Do Not Scrape Food With Metal Utensils

It is tempting to use a metal spatula or utensil while cooking or when cleaning your pan. Don’t do it! This will cause damage by scratching or marring the surface of the pan. Your non-stick coating will begin to peel off. Once the coating begins to peel off, you will need to replace the pan.

Instead of using metal utensils, use plastic, wood, and silicone utensils when cooking on your pan. These will not scratch or damage the surface.

Do Not Use Harsh Detergents

Harsh detergents such as dishwasher detergents contain chemicals and acids that may etch or scratch the surface of your ceramic pan. Instead, use dish soap and baking soda to clean your pan.

Do Not Use Acidic Solutions When Cleaning Pans With Worn Ceramic Coating

When your pan’s surface is becoming worn, avoid using acidic solutions such as the vinegar mixture or lemon juice on your pan. The acid will erode what is left of the non-stick finish on your pan.

Do Not Soak Your Ceramic Pans

Soaking your ceramic pans for long periods of time may cause the non-stick surface to eventually erode. Again this may damage the non-stick surface.

FAQs

What is the Best Way to Clean a Ceramic Pan?

The best way to clean a ceramic pan is to hand wash the pan. The chemicals in dishwasher detergent may damage the non-stick coating of a ceramic pan. This will cause food to stick to your pan making it more difficult to clean.

How Do You Restore a Ceramic Non-Stick Pan?

One way to restore a ceramic non-stick pan is to mix 1 cup of water, 2 tablespoons of baking soda, and ½ cup of vinegar, and pour it in the pan. Put your pan on the stove and boil the mixture for 10 minutes.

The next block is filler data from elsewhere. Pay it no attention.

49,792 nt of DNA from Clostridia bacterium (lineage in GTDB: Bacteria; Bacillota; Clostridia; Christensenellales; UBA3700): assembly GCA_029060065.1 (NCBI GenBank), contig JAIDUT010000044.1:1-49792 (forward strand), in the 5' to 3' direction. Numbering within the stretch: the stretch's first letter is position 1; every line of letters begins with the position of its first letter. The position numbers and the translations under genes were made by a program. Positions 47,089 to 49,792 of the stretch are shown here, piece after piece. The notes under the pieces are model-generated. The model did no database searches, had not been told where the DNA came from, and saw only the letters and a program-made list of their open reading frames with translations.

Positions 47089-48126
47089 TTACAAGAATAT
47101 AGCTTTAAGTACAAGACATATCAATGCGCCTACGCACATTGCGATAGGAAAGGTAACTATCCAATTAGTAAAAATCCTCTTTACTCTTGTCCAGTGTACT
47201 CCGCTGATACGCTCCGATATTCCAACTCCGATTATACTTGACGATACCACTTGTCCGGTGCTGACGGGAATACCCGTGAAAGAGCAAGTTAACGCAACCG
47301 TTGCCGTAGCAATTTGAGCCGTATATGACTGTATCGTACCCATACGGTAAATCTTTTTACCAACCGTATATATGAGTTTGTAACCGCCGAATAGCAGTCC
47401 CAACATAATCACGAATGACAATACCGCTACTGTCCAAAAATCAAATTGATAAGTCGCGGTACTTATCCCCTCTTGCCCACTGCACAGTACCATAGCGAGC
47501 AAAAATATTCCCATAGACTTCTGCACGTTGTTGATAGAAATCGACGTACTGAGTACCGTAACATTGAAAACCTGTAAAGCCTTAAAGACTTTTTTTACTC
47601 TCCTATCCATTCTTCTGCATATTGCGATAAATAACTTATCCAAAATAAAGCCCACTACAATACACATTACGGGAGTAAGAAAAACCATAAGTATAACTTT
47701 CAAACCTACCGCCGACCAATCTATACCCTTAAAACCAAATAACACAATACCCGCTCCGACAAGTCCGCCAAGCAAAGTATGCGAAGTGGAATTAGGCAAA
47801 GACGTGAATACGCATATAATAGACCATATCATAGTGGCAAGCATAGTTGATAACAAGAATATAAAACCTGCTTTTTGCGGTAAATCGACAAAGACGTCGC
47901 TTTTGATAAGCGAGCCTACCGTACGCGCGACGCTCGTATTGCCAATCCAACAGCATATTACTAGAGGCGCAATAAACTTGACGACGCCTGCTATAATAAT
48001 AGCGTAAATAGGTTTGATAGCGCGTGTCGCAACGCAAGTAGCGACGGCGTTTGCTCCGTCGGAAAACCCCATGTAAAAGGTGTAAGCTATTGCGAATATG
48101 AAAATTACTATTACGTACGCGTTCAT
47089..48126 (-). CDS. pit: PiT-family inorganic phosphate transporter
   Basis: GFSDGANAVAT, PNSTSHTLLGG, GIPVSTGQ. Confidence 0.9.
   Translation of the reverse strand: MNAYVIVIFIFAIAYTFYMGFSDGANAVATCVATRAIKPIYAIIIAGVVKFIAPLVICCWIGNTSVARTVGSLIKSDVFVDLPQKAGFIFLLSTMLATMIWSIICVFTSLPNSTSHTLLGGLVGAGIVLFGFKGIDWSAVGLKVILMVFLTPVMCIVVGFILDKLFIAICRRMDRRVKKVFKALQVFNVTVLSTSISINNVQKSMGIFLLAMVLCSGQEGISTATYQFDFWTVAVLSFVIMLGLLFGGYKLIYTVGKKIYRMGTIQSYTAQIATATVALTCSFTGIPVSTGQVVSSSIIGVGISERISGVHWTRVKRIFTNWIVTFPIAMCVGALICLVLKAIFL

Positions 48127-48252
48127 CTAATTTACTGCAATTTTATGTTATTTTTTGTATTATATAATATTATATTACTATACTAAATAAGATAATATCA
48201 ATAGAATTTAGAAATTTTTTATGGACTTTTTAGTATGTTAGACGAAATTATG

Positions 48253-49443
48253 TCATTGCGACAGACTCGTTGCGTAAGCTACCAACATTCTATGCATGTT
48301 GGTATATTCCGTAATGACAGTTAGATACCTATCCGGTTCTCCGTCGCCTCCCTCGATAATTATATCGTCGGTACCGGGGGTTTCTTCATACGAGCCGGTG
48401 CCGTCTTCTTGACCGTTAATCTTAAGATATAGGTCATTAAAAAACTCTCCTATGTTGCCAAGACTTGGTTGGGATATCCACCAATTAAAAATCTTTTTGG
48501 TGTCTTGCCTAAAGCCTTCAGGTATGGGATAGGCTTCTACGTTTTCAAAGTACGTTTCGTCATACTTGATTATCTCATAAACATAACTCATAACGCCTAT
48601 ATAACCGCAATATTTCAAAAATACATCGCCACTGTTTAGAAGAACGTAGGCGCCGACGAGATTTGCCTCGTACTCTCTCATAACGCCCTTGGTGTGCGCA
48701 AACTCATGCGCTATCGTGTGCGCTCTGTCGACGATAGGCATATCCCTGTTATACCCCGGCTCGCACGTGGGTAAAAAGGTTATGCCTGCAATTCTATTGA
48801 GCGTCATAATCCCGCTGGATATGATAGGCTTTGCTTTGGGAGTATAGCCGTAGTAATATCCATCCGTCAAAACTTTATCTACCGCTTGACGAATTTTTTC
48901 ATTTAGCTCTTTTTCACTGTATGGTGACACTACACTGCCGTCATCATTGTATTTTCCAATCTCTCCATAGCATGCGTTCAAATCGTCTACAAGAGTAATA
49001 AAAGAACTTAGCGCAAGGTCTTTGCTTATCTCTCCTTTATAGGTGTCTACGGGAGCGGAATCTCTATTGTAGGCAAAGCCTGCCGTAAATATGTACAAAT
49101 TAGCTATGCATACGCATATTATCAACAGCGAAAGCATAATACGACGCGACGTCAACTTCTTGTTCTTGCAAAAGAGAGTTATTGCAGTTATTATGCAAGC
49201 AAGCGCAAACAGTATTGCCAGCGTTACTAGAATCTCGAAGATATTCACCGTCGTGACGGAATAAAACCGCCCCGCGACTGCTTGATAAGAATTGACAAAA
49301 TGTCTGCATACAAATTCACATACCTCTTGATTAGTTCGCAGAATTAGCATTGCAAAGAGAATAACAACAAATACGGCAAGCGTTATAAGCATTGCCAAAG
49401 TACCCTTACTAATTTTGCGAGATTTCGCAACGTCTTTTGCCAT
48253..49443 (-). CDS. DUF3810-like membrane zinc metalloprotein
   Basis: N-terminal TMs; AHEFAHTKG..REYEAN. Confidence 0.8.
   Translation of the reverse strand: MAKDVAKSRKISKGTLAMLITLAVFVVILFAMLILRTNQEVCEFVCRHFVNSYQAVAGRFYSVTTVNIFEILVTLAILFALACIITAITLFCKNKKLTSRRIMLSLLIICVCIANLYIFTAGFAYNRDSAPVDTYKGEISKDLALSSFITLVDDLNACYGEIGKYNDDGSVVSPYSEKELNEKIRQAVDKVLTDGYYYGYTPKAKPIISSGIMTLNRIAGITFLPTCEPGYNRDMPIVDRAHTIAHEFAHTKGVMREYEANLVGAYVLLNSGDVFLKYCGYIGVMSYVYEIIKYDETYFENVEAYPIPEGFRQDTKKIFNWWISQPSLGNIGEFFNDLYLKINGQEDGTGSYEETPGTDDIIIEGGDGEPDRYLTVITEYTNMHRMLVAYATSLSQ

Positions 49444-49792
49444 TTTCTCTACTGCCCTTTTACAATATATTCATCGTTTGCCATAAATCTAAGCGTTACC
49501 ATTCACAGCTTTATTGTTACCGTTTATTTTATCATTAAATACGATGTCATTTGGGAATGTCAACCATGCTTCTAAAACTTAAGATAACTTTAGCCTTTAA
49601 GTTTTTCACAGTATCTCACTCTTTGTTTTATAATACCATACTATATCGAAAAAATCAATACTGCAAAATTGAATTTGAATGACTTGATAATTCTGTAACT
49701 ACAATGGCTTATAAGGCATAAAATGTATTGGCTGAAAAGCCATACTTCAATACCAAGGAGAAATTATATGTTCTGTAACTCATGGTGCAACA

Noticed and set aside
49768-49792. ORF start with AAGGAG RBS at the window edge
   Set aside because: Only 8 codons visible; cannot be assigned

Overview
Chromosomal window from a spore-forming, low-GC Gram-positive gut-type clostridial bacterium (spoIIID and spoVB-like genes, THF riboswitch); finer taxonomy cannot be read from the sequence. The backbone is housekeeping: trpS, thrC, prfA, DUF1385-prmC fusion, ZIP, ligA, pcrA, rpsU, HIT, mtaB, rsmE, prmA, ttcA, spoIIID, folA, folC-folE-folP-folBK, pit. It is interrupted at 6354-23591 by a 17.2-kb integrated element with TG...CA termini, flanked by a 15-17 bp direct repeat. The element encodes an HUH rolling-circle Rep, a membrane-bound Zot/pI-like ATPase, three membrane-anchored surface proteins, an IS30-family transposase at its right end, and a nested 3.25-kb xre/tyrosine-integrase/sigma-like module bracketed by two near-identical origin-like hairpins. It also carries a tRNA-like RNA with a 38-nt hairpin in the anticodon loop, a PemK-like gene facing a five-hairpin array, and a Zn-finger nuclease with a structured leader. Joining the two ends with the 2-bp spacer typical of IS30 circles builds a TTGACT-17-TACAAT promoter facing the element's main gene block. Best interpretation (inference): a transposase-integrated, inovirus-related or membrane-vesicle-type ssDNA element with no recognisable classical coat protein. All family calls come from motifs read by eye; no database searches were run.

Let the pan cool so that you don’t damage the coating before washing the residue off of your pan.

Now dry your pan. The final step is to rub vegetable oil on the pan while it’s lukewarm or at room temperature. This will re-season the pan and restore the non-stick surface.

How Long Do Ceramic Pans Last?

Ceramic pans need to be replaced every 2-5 years. You should inspect your pans periodically and look for warping, discoloration, stains, and scratches. This is a sign that your pans will need to be replaced soon.


Caring for Ceramic Pans

Ceramic pans can last for years if they are cared for properly. Make sure that you have given your pans enough time to cool before putting them in the sink to wash. Handwash the pans instead of using a dishwasher so that the dishwasher detergent doesn’t damage the non-stick coating.

Be careful of the utensils you use on the pans. Metal spatulas and abrasive sponges will damage the non-stick coating, as will storing your pans in a pile without a pad in between each pan. By following these simple instructions, your pans will stay beautiful and last for years before they need to be replaced.

Headshot of Sara Dennis

About the Author

Sara Dennis

Sara Dennis is a coffee-loving freelance writer, homeschool blogger, and mom of six kids. In her free time, Sara loves reading books and researching more efficient and effective ways to keep a clean house, homeschool her children, and blog better while making a home for her large family.